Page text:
About Kyle Menard

Kyle Menard is president of Bloom Roofing, Brighton, Mich.

It Is the Roofing Industry’s Responsibility to Help Clients Recognize the Importance of Roofing Insulation

In many cases, commercial roofing insulation is the most expensive component of a new roof assembly. Often, building owners do not understand how the insulation selection made today is really a long-term financial decision. The advice a roofing contractor provides to a building owner regarding insulation is critical to helping the building owner make the correct decision from a technical-roofing perspective and business-decision perspective. Many questions we typically hear from prospective low-slope commercial roofing clients revolve around the insulation to be utilized in their new roof system.

  • What is the best type of insulation?
  • How much insulation is most appropriate?
  • What are the advantages of certain types of insulation?

As with everything else in roofing, there is no “one size fits all” insulation solution. There are endless permutations of building use, geography, investment-time horizon, and other factors that can and should influence the amount and type of insulation used in roof systems. However, in most cases, we’ve found that polyisocyanurate insulation is the optimal insulation for a roof system.

Polyisocyanurate insulation provides a substrate for the waterproofing membrane and thermal resistance.

Polyisocyanurate insulation provides a substrate for the waterproofing membrane and thermal resistance.

THE ADVANTAGES OF POLYISOCYANURATE

From a purely technical roofing perspective, polyisocyanurate insulation in a low-slope roof assembly performs two basic functions. First, it provides a substrate for the waterproofing membrane. Second, the polyisocyanurate insulation provides thermal resistance.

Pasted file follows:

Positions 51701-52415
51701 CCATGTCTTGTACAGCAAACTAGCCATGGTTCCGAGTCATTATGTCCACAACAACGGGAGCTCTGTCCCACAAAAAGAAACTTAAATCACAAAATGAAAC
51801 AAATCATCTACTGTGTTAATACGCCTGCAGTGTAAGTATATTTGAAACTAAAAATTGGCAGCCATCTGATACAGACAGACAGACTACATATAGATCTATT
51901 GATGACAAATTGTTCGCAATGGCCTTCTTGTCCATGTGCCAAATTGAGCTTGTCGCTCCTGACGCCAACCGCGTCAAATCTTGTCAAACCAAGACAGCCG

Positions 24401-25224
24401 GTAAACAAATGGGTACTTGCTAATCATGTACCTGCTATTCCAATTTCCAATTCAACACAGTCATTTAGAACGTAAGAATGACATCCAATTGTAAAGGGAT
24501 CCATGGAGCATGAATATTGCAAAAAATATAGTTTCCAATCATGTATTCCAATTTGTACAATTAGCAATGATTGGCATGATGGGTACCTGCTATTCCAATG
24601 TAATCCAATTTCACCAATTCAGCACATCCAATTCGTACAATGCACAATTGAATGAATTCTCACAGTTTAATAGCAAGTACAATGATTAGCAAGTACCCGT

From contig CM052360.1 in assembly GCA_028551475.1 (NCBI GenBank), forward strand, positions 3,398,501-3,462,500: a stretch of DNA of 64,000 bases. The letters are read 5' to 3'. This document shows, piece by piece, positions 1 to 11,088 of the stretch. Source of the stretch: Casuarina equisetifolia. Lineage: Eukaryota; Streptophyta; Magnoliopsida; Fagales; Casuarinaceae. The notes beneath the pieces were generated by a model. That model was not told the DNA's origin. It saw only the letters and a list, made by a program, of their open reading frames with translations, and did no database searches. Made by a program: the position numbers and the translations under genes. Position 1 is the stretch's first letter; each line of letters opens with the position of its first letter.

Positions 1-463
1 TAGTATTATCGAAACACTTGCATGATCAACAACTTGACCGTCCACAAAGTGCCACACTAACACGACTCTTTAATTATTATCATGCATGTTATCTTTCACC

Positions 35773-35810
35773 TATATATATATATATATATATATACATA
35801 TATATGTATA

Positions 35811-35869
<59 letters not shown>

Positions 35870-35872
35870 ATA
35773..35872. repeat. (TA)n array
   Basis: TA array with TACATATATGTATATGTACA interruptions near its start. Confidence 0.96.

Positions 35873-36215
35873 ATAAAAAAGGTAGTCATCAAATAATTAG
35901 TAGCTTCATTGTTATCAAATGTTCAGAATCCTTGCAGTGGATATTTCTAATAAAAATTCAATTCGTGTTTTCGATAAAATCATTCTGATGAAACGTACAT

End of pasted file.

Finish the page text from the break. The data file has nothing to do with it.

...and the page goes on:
There are all sorts of ancillary benefits and purposes for the polyisocyanurate insulation, but the primary function of the insulation is simply to provide the substrate for the roof system and to complete the thermal envelope on the top of the building.

Much like concrete work, or any other kind of construction for that matter, the performance of a roof system is 100 percent correlated to the substrate upon which it is placed. The math is simple: the better the substrate, the better the roof will perform.

The current industry standard for polyisocyanurate insulation comes with an organic facer and a published density of 20 psi. The standard polyisocyanurate insulation is the most widely specified and utilized insulation in the industry by a wide margin.

Standard polyisocyanurate insulation is widely used, frankly, because it works well. Polyisocyanurate provides several attributes that make it the first choice in most commercial roof assemblies.

PHOTOS: BLOOM ROOFING

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